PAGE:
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What Does the Bible Say about Worldly Happiness?

The good news is that this eternal happiness is not something we must wait for. In God’s grace, we are invited to experience this in our lives today. God wishes to bless us with the happiness that is rooted in the Spirit abiding within us.

Woman in trees of cherry blossoms

Happiness is a tricky thing. It is a driving force in our lives. We all want to be happy. More importantly, God wants us to be happy.

God longs for God’s goodness to be realized in our daily lives. True happiness is not something to be experienced only in the next life, it is something God wishes to bless us with right now.

The tricky part is we do not always know what makes us truly happy. Like Adam and Eve in the garden, we can easily be swayed by what is “pleasing for the eyes” (Genesis 3:6).

Too often we swap happiness with pleasure only to find that it creates a spiritual disease within us. Happiness must be more than merely getting what we want.

This, ultimately, leads us to all types of questions. How do we navigate the complex road or true happiness? How do we know what will truly make us happy?

Are there any clues in Scripture about where happiness can be found? Below are three biblical keys to how to live your life in full happiness.

1. Recognize the Insufficiency of Worldly Happiness

The happiness that God wishes to bless us with is rooted in God’s vision for our lives. It can be tempting to believe that happiness is based on a life devoid of struggle or strife. Unfortunately, this is not a biblical truth. Jesus is forthright about the difficulties his followers will face.

Never once does he promise a life of ease or problem-free bliss. Jesus plainly discloses, “In this world, you will have trouble” (John 16:33), and “everyone will hate you because of me” (Luke 21:17). Given such statements, where can true happiness be found?

It is important to recognize that the world around us can only offer so much. Sure, some of what it offers may be good and pleasurable, but it will always be elusive and transitory. The things of this world are easily destroyed by the decay of rust and the actions of thieves (Matthew 6:19-20).

Thus, centering our lives on what we can receive from the world condemns us to a pale imitation of true happiness. We will never be truly satisfied. Jesus says, “What good is it for a person to gain the whole world and forfeit the soul? What can one give in exchange for their soul?” (Matthew 16:26).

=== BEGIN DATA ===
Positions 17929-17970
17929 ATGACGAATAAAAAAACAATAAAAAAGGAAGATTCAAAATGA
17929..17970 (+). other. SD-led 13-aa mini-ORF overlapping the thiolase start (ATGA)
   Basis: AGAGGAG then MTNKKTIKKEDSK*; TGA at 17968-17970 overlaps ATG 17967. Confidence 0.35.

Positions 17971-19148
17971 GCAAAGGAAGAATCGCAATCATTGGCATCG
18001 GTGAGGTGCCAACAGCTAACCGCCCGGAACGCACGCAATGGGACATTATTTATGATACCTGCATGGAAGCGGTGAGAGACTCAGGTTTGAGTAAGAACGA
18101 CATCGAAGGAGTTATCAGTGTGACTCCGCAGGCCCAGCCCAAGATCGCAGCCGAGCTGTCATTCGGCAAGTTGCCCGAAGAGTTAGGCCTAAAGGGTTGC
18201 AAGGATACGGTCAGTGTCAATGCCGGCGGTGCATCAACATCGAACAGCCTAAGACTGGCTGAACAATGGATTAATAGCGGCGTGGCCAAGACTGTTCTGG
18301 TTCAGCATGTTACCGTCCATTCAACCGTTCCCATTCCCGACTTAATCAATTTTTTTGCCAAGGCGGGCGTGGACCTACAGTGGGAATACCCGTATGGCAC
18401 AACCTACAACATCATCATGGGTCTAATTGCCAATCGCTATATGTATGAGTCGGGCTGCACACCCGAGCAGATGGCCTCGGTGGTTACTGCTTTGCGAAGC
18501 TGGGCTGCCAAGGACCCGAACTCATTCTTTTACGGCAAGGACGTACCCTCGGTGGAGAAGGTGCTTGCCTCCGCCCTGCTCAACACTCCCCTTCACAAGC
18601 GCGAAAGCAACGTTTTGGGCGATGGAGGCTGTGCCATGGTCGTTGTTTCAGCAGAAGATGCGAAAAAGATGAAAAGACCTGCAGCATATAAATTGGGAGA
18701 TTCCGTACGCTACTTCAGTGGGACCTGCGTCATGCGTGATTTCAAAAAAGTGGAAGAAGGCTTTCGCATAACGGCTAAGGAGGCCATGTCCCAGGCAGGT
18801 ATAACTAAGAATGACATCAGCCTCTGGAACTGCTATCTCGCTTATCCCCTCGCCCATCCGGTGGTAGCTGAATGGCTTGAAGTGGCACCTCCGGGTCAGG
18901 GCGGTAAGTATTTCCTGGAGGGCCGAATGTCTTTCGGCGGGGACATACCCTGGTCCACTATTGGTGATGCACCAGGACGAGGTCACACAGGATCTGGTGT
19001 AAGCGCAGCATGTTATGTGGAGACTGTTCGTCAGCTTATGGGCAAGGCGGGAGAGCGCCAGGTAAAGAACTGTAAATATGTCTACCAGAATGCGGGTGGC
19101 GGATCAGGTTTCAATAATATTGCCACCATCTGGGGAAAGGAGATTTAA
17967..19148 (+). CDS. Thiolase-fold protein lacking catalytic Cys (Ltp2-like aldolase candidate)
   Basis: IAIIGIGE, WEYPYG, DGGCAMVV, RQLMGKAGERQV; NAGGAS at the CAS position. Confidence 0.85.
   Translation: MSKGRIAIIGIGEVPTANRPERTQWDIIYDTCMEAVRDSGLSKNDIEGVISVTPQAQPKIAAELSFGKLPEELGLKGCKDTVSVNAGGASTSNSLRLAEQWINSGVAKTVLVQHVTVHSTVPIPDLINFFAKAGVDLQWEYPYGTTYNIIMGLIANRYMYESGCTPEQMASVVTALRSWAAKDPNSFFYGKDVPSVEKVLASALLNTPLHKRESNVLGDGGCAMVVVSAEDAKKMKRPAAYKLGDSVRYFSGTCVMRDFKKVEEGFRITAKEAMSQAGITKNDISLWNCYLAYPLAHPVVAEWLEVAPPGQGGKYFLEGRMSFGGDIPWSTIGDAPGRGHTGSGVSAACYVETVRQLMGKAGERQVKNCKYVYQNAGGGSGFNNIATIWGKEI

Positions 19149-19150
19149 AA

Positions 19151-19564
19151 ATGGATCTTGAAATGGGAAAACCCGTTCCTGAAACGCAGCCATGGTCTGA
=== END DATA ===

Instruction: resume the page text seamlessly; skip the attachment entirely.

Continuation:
The point that Jesus is making is that that the deep satisfaction of our hearts can never be found in the baubles of the world. Internally, we long for something more.

True, biblical, happiness is found in the deep and abiding satisfaction of our innermost desires. We seek not earthly treasures, but heavenly ones. Psalm 37:4 says, “Delight yourself in the Lord and he will give you the desires of your heart.”

The fun thing about this is that the very delight God gives us is God’s very self — the one in whom we delight! Whenever the Bible speaks about happiness (either through the terms “delight,” “joy,” or “blessedness”), it is frequently linked to an experience of God’s presence in our lives.

Happiness is not found in worldly trinkets. This is because, ultimately, this is not what we long for. We long for the internal completeness, the harmony, that comes from being in the presence of God.

The good news is that this heaven-based happiness is not something we must wait for. In God’s grace, we are invited to experience this in our lives today. God wishes to bless us with the happiness that is rooted in the Spirit of God abiding in us.

2. Rejoice in the Presence of the Lord

While happiness is a state of contentment and satisfaction, it is also an active experience. It is near impossible to be happy and not express it. We smile. We laugh. We sing. The same is true regarding our experience of true spiritual happiness.